Posts Tagged ‘USGS’
Thursday, September 25th, 2014
In response to recent catastrophic natural disasters such as the earthquake and tsunami in Tohoku, Japan in 2011, the hurricanes of the Gulf of Mexico, and the Colorado floods of 2013, the Pedestrian Evacuation Analyst software has been developed by USGS. The reason for the focus on pedestrians in evacuations is that during the brief period of time between the onset of a disaster and the arrival of the consequences of the event, citizens generally evacuate themselves without a government mandate, and they are usually on foot, across the landscape (according to Wood and Schmidtlein, 2012).
In cases where there is tremendous flooding or tsunamis, evacuation would be to higher ground but that isn’t always available. Evacuation modeling has revealed that some kind of vertical-evacuation structures may be good to have in a critical area.
Tuesday, July 22nd, 2014
The Exhibit Floor reveals industry trends, as vendors respond to requests of their customers with timely products and services. The emphasis at Esri UC 2014 was on data and apps, reflecting the trends discussed in Monday’s Plenary session. Global data, the mining of crowdsourcing data, spatial analytics to business users, the launch of WorldView-3 that will open up worlds of data previously unable to be explored – are just a few of the exciting areas covered in the exhibits and special vendor presentations.
This year marked the 22nd Esri conference for veteran company TomTom, which derived originally from the company GDT and later TeleAtlas. According to John Cassidy, vice president of sales and James Pardue, licensing, TomTom’s focus has evolved from the original interest in making Census data better back in the GDT days, to spatial navigation in the present day. Hardware, analytical, navigation and spatial are the primary areas of their business.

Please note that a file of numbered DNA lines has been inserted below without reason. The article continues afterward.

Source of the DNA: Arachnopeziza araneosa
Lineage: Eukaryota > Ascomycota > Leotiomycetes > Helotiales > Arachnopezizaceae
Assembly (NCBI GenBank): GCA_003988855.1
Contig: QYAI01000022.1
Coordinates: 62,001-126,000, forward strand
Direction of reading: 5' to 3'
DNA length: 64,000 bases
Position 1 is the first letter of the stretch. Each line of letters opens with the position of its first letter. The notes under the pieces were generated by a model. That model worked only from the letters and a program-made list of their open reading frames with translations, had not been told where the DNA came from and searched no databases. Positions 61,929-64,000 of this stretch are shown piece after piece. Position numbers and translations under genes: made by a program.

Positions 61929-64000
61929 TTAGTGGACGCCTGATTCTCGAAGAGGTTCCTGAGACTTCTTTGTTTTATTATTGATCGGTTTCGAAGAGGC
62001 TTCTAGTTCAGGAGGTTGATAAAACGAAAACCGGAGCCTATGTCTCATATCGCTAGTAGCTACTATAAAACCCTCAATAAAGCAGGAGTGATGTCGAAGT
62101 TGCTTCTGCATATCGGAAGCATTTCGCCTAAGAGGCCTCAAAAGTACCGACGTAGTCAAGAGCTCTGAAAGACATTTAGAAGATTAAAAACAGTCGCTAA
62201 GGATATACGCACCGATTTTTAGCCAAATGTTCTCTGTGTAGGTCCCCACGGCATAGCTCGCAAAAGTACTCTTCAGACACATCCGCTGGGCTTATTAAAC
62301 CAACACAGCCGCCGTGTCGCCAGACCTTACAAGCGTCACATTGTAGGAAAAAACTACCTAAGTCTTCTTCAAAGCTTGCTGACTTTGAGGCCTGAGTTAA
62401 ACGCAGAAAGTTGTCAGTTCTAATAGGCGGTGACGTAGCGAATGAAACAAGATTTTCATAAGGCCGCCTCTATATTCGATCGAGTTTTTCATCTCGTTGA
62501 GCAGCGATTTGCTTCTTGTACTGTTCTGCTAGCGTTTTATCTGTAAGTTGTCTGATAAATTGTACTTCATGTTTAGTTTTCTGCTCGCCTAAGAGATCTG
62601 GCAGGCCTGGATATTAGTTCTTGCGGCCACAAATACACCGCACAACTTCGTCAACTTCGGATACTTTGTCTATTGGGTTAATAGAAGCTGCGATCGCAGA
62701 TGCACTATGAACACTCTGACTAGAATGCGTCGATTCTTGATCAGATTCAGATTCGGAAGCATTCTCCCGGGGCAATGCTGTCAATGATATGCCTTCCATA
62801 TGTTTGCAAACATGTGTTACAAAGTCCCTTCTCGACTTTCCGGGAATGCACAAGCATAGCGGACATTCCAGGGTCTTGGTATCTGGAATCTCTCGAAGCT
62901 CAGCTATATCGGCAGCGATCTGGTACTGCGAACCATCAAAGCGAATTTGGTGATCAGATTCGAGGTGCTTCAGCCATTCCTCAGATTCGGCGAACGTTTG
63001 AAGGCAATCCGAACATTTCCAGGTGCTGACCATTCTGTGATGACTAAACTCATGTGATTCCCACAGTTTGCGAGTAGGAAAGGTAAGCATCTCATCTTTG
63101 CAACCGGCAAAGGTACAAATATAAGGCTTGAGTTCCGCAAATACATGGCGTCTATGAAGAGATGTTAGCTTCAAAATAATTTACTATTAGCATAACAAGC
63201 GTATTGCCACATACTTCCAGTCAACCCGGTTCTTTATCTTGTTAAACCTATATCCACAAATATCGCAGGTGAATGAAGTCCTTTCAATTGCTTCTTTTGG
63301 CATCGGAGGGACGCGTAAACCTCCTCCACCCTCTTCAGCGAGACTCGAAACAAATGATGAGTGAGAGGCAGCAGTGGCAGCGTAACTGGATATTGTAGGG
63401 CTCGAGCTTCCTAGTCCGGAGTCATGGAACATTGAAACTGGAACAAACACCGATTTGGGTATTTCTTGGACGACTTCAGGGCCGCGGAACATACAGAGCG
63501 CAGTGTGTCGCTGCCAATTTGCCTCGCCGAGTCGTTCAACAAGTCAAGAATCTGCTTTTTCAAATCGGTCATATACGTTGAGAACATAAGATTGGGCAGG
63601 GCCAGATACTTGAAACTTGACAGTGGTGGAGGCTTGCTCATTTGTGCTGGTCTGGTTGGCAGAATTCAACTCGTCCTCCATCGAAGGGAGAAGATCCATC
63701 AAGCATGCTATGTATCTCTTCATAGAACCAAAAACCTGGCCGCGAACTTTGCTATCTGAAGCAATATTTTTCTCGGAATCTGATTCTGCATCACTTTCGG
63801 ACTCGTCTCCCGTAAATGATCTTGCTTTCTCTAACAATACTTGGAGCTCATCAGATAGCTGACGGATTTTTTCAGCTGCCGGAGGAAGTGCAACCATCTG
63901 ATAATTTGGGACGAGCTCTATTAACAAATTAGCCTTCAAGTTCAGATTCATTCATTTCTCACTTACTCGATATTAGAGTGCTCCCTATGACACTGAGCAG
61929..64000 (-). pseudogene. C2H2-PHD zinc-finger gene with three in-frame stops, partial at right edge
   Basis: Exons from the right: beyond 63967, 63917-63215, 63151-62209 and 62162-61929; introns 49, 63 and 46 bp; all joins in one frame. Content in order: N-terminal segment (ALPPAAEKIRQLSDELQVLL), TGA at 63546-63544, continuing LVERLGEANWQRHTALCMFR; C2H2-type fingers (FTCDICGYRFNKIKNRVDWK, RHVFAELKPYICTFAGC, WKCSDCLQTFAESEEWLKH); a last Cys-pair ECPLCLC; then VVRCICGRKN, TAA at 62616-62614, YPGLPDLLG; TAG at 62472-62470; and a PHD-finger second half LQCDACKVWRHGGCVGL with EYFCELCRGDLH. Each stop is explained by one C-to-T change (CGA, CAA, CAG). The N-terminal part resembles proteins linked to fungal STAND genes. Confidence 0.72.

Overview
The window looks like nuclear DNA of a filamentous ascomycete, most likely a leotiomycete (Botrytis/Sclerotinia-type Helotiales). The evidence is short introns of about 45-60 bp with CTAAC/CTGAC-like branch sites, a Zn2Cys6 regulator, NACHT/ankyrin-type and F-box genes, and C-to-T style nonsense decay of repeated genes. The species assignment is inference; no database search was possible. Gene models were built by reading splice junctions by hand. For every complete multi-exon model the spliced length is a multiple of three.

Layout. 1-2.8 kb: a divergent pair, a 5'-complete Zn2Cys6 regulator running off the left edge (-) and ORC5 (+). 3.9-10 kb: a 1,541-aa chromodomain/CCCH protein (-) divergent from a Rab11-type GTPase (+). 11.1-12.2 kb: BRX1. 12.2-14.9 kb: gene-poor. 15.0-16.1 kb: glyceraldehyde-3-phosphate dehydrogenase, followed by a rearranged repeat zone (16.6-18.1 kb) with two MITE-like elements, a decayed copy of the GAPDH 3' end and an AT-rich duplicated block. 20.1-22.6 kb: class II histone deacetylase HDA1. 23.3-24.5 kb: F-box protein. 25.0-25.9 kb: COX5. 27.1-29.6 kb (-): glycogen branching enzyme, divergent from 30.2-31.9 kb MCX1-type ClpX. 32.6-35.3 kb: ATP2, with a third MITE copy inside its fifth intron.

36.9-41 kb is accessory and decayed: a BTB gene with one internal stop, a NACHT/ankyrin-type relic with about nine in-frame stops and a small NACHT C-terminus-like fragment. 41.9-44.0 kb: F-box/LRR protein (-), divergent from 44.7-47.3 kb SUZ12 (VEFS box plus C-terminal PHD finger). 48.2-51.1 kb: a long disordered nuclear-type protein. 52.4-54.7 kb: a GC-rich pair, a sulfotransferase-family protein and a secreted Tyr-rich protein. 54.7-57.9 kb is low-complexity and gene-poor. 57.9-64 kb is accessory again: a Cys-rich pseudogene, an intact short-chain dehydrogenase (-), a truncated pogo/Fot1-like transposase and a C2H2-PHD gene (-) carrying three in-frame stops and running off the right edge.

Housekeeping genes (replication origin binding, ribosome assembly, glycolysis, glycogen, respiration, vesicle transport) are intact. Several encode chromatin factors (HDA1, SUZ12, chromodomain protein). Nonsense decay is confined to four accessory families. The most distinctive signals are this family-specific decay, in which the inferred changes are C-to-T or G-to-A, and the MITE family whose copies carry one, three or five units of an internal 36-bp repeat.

“Everyone wants global data,” said Cassidy. “TomTom is heavily invested in the crowdsourcing model.”
Cassidy said that in 2013, 6 billion pieces of information per day were processed by TomTom. In 2014, already 9 billion pieces of information per day have been processed. Their focus has become quality accuracy and quality control.
“Real world users are more valuable,” said Cassidy. “A lot information is gathered using smartphones.”
Wednesday, July 16th, 2014
Monday morning’s Plenary session at Esri User Conference 2014 kicked off with ESRI CEO and president Jack Dangermond’s familiar talk about the importance of GIS in our lives, this year entitled “GIS – Creating our Future.” 130 countries are represented at the conference, hailing from various industries including utilities and communications, water and wastewater, disaster and emergency response, government, as well human health.
Jack Dangermond, CEO & President of Esri
Tuesday, February 11th, 2014
In response to the Department of Interior’s Powering Our Future initiative, the U.S. Geological Survey (USGS) has begun investigating how to assess the impacts of wind energy development on wildlife at a national scale.
This research differs from previous USGS energy assessments of wind energy. While in the past the USGS has looked at recoverable resources of such as gas, geothermal, oil or coal, the USGS is developing a method for determining the impacts of a type of energy production. Since wind energy is one of the fastest growing areas of renewable energy in the U.S., it is interesting that the USGS is looking at the creation of assessment methodologies that combine its past research in land change science, wildlife ecology and wind-wildlife research.